Human Rights Watch has called for greater staffing and training in Australian nursing homes as well as an outright ban on the use of chemical restraints.
Monica spent her working life as an advocate for the elderly, working as a carer in aged care homes - but five years ago, her family saw she was beginning to suffer the symptoms of dementia.
Monica's family tried their best to care for her, but after her husband, Silvio was taken to hospital following a stroke, her son Edgard made the difficult decision to put his parents into aged care.
"We had no choice but to put them into an aged care facility,” he said.
It was the last thing as a family we wanted to do.
Monica's dementia made her wander away from her room and vocalise loudly and in response, her nursing home began to heavily medicate her to try and reduce her frustration, a process referred to as chemical restraint.
Edgard said the cocktail of drugs his mother was taking only made things worse.
“Even with her dementia she gives me these hugs and she laughs and giggles, but when I was hugging her when she was on all the medication I couldn't console her,” he said.
My mother had already lost her power with the dementia and then we are throwing into the mix medication that is taking away her capacity to deal with this dementia.
According to a new report from Human Rights Watch, cases like this are widespread across the aged care sector.
Australian director at Human Rights Watch Elaine Pearson said academic research funded by the government shows a disturbing pattern.
“In some of those studies, a third of people in nursing homes are on sedatives, 32 per cent are on antipsychotic drugs, they're taking these drugs every day,” she said.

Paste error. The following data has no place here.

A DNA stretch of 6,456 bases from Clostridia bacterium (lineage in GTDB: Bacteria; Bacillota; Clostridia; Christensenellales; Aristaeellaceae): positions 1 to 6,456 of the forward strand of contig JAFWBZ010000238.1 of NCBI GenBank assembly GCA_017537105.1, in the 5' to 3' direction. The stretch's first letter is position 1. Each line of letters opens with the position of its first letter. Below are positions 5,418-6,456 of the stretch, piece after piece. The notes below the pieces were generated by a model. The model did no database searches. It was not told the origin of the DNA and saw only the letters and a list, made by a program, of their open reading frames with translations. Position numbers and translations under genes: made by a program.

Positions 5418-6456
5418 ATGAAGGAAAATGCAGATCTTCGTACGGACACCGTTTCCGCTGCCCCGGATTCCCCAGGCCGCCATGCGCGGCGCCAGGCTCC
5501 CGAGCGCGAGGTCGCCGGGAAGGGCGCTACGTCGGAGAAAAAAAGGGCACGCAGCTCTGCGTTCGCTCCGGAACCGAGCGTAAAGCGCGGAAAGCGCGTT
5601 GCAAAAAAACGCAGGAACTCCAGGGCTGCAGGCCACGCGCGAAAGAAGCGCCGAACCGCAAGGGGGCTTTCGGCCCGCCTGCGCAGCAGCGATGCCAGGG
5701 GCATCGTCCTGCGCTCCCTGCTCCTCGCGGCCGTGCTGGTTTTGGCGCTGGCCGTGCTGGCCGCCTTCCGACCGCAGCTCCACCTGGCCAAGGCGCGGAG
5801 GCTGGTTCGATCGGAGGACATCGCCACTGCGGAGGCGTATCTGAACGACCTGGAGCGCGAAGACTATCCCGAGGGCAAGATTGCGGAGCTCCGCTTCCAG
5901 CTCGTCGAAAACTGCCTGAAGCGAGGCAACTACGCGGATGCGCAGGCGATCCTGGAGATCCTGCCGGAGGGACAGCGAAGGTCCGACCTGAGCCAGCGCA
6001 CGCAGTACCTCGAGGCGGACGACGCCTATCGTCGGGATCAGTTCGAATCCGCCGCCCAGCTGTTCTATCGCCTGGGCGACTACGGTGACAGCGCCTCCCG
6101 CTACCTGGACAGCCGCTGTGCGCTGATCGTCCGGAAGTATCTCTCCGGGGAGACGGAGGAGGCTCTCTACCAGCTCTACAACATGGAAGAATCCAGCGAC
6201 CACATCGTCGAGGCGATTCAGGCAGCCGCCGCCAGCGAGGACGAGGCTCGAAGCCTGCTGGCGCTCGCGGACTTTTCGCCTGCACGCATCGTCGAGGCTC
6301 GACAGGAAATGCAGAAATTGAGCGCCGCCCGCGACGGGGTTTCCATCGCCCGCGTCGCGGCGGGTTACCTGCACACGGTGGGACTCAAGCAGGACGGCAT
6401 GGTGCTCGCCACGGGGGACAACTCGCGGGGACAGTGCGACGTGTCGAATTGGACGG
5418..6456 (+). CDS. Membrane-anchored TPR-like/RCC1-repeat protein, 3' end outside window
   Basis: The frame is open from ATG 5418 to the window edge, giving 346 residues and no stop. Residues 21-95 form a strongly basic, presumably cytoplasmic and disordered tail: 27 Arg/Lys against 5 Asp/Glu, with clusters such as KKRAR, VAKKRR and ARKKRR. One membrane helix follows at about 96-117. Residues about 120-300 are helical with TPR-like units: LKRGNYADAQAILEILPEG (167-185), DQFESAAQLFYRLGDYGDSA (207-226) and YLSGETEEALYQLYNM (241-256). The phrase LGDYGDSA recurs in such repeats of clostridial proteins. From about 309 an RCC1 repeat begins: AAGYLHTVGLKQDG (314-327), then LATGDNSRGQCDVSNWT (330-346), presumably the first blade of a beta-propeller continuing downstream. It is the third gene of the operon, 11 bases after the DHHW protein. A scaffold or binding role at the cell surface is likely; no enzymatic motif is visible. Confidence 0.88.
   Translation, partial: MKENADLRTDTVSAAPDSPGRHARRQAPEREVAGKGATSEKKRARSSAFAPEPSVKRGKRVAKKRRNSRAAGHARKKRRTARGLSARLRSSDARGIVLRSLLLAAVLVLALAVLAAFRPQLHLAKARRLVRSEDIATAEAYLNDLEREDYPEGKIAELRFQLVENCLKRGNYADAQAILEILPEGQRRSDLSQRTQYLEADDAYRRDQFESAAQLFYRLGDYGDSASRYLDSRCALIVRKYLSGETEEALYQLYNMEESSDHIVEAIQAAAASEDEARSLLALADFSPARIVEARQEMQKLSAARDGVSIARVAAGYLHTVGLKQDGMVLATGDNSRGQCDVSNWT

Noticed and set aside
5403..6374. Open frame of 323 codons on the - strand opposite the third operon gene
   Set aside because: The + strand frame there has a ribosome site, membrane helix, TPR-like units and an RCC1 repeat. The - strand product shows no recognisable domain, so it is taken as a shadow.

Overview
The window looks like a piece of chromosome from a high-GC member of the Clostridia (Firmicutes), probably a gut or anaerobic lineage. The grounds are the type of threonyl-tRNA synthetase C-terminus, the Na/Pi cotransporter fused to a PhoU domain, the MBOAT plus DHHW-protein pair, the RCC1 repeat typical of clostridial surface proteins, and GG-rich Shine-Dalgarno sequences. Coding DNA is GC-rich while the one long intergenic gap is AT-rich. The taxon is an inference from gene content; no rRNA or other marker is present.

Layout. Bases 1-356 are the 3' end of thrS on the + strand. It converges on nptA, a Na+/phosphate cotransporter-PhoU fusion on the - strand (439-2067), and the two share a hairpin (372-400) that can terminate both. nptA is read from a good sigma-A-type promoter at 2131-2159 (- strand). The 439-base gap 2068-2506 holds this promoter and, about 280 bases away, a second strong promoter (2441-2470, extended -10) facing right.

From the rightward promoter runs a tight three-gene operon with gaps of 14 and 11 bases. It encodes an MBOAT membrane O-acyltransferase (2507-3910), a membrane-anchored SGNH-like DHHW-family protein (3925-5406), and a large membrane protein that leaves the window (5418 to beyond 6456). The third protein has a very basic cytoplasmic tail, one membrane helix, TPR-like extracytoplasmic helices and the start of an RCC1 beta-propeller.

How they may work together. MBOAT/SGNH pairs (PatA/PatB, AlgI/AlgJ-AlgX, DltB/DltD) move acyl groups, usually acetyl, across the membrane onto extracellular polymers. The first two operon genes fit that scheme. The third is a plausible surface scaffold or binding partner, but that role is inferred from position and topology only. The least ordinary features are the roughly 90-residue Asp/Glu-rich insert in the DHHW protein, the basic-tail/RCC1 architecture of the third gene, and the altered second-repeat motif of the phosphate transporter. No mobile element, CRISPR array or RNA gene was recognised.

“While we documented this problem in 35 facilities we know that is just scratching the surface of this problem."
The government introduced regulations to clamp down on the use of chemical restraints earlier this year.
But Human Rights Watch is now calling for the practice to be outlawed completely.
"We found that older people were being given drugs to control their behaviour for the convenience of staff, not for any medical purpose,” Bethany Brown, a HRW researcher on the report, said.
We want the Australian government to prohibit chemical restraint in aged care facilities and sanction facilities that engage in this practice. @hrw @_ADAAustralia @Bethany_L_Brown pic.twitter.com/Tyt6dt2z5V— Elaine Pearson (@PearsonElaine) October 16, 2019
The report links the use of chemical restraints to a lack of staffing, and staff training in nursing homes.
Those issues have been under the microscope this week at the Royal Commission into Aged Care.
On Thursday, union representatives reiterated calls for mandatory staff-to-patient ratios to help prevent their workers from being assaulted on the job.
"It's a consequence of people being rushed, people are getting six minutes to get a resident out of bed, washed, in a chair in a lounge room, it's just madness," according to Paul Gilbert, acting national secretary of the Victorian Branch of the Australian Nursing and Midwifery Federation.
'Staff are struggling'
“The care staff were beautiful, they were, but they were struggling,” Edgard told SBS News.
“The people who were prescribing the medication are doing the best they can with the knowledge that they have.
"But if they’re not trained in looking after the elderly, specifically, people living with dementia, what hope do they have?"
It took Edgard almost two years to wean his mother off the medication she had been prescribed by her nursing home.
He also had to hire private carers to help look after her as she underwent the withdrawal symptoms.
Monica has now been medication-free for more than a year and lives in a new nursing home with her husband.
And while her dementia is worsening, Edgard believes that living without chemical restraint has brought the sparkle back to her eyes.
"Mum's emotions are heightened, and she's not giving up,” he said.
"Today, she is a different person, and when I hug her today, she is at peace."